I learned this week of the holiday season arrival of a comprehensive (and expensive) collection of ‘Sopranos’ episodes on DVD. All six seasons, packaged lavishly and impressively, and weighing in at an upwards of ten pounds. I was and remain a huge ‘Sopranos’ fan, ever intrigued by the program’s allegedly high degree of wise-guy verisimilitude. But La Cosa Nostra and its loyalty to secrecy has got nothing on the NHL when it comes to player injuries. The league tolerates so secretive a state about the physical condition of its players that last night’s third period at Verizon Center was halfway completed before Joe B and Craig realized that the NHL’s leading scorer hadn’t returned to the game after the second intermission!
So Semin is hurt, and outside of the the team physician and General Manager George McPhee, it’s anybody’s guess as to what’s wrong. His injury isn’t believed to be serious, and he could well play tonight in New Jersey, but that’s not the point. Semin is sizzling, having a career break-through season, and as he’s battled injuries throughout his young NHL career, it’s understandable that there’d be concern about possible recurrence of previous setbacks. We just don’t know.
Can you imagine if on the Monday after week one of the NFL season the New England Patriots told the world that Tom Brady was out “indefinitely” with “a lower body injury”?
Only late this week did we (sort of) learn about the nature of Sergei Fedorov’s injury (ankle). He should be back in the lineup soon — not that anyone from the Capitals would tell you that. There was this terrific irony last week when Capitals’ defenseman Shaone Morrisonn left a game against Carolina in the second period. Paul Rovnak from the team’s media relations staff moved around the press box informing media of Morrisonn’s suffering a “groin injury” and that he would not be back. Collectively we knew not to bother asking about it in the room after the game — the specificity Rovnak offered (contextually, the revelation of a near state secret) would be replaced by “lower body injury” post-game for the purposes of shielding detail from Caps’ future opponents.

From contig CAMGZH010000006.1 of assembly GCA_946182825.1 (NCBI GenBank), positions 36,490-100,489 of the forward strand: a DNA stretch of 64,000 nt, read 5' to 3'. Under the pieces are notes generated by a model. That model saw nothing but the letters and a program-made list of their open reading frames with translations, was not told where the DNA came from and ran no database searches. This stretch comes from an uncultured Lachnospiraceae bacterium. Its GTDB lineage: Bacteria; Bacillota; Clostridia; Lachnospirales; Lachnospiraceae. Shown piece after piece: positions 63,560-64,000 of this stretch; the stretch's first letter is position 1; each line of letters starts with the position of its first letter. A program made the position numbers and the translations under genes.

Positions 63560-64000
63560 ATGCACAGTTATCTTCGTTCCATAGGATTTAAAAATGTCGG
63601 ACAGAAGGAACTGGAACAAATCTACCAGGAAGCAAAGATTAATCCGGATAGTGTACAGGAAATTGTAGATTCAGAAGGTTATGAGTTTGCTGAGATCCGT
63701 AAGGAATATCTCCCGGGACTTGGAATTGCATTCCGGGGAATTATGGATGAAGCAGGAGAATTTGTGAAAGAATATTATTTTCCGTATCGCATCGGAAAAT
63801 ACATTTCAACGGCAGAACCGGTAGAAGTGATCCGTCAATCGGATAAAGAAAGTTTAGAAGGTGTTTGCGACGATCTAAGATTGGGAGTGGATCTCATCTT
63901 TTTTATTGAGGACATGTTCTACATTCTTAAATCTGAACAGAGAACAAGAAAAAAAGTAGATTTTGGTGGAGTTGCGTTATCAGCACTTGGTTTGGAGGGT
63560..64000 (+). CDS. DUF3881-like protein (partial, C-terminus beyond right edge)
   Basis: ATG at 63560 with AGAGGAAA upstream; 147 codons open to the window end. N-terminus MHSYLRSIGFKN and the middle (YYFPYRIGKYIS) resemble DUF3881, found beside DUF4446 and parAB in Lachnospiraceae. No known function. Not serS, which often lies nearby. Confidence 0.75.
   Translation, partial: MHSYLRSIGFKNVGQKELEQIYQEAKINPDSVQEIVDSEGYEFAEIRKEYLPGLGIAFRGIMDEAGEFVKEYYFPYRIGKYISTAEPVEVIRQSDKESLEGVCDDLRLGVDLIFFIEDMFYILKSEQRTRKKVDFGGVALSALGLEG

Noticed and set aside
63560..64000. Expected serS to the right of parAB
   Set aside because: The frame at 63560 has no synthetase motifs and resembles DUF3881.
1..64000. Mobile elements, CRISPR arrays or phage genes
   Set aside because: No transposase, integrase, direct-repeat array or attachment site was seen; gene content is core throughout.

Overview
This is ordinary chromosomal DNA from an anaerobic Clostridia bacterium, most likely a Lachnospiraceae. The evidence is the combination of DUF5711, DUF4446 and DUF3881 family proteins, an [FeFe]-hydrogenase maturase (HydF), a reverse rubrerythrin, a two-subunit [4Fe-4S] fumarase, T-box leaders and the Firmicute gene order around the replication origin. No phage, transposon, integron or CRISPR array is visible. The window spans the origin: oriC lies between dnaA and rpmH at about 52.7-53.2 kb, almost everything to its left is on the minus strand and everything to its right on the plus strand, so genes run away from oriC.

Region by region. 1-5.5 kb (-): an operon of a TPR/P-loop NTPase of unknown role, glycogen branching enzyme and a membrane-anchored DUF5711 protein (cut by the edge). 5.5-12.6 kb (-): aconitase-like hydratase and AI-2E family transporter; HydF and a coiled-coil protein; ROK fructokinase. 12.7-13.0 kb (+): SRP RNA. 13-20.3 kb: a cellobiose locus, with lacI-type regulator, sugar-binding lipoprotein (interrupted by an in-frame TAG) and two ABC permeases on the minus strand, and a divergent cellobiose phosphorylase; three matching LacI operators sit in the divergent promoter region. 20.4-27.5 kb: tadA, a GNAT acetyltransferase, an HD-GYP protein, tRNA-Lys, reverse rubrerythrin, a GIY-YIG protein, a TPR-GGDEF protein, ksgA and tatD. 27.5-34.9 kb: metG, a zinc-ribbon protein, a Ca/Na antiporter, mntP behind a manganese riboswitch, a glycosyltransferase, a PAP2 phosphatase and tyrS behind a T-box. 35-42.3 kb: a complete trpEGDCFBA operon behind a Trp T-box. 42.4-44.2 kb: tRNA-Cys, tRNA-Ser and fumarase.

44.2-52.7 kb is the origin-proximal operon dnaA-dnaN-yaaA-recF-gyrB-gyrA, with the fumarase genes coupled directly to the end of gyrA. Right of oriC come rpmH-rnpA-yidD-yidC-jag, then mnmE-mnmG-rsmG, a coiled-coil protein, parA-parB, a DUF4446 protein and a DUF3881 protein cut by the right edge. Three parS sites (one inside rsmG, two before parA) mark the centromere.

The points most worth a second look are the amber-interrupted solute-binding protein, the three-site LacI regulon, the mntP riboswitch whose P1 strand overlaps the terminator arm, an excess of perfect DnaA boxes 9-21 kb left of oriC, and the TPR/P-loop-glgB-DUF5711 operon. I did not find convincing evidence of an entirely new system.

It’s the NHL’s Code of Omerta, and more and more it’s beginning to look needlessly haughty and a relic of the league’s frontier justice days.
Stories are legion in this league, pre-Internet and especially pre-YouTube, of beat reporters being told of a star player’s suffering a bum back when in point of fact his knee was killing him. The old joke is to add or subtract three feet from the stated location of injury to ascertain its true whereabouts. That Fedorov would be comfortable discussing (or have team permission to) the precise region of his injury informs us of its (1) not being very serious and (2) close to being healed.
The NFL of course is engaged in the practice of (largely) full injury disclosure because it kinda values the billions wagered on its games every Sunday, and a reasonable accuracy to its injury reports ensures wagering integrity. I guess we need more wagering on hockey to try and get teams to level with the press and the public.
It isn’t so much that the hockey public has a right to know about injuries; it’s that they’re often left playing ill-informed guessing games about lineups and matchups, and it leaves many of us cold. In such instances we are pushed away a bit from the game we love. There’s a remarkable irony, too, in a league that is perhaps second only to baseball in its preoccupation with stats going quite quiet on players’ basic ability to perform.
The NHL’s playoffs are where the injury misdirection work by coaches and GMs takes on truly mythic proportions. When the Caps were bounced out of the playoffs in April by Philly the very next morning at Kettler everyone in the media awaited George McPhee’s rundown of the legitimate trauma the GM’s players played with. The details reminded me of the television show ‘M*A*S*H.’
But today, I wonder: how much strategic advantage is truly gained by this shroud of secrecy surrounding NHL training rooms? The protective nature of hockey equipment today is lightyears better than what warriors and retribution artists Gordie Howe and Eddie Shore wore in their day. I don’t deny that hockey’s had a longstanding culture of strategically preying upon skaters weakened by injury. I just don’t think today’s players are anywhere near as vulnerable as they once were.
You may recall that ever so briefly last fall a few NHL players voiced concern about the snug fit of Reebok’s new uniform system. This issue was that protective padding for ribs, for instance, would be more apparent in the new uniforms. But the concern didn’t gain much traction.
There seems to me something distinctly North American about this code of silence in hockey, and so I wonder, too, if the massive influx of European players the past few decades hasn’t further de-legitimatized the need to not whisper a word about injuries. Hockey simply isn’t anywhere near as violent as its once was, and the greatest violence in hockey has always occurred on this continent.
Maybe the league believes that in its secrecy about injuries it cultivates some macho bit of branding for its product. The NHL is known for its clever and successful marketing.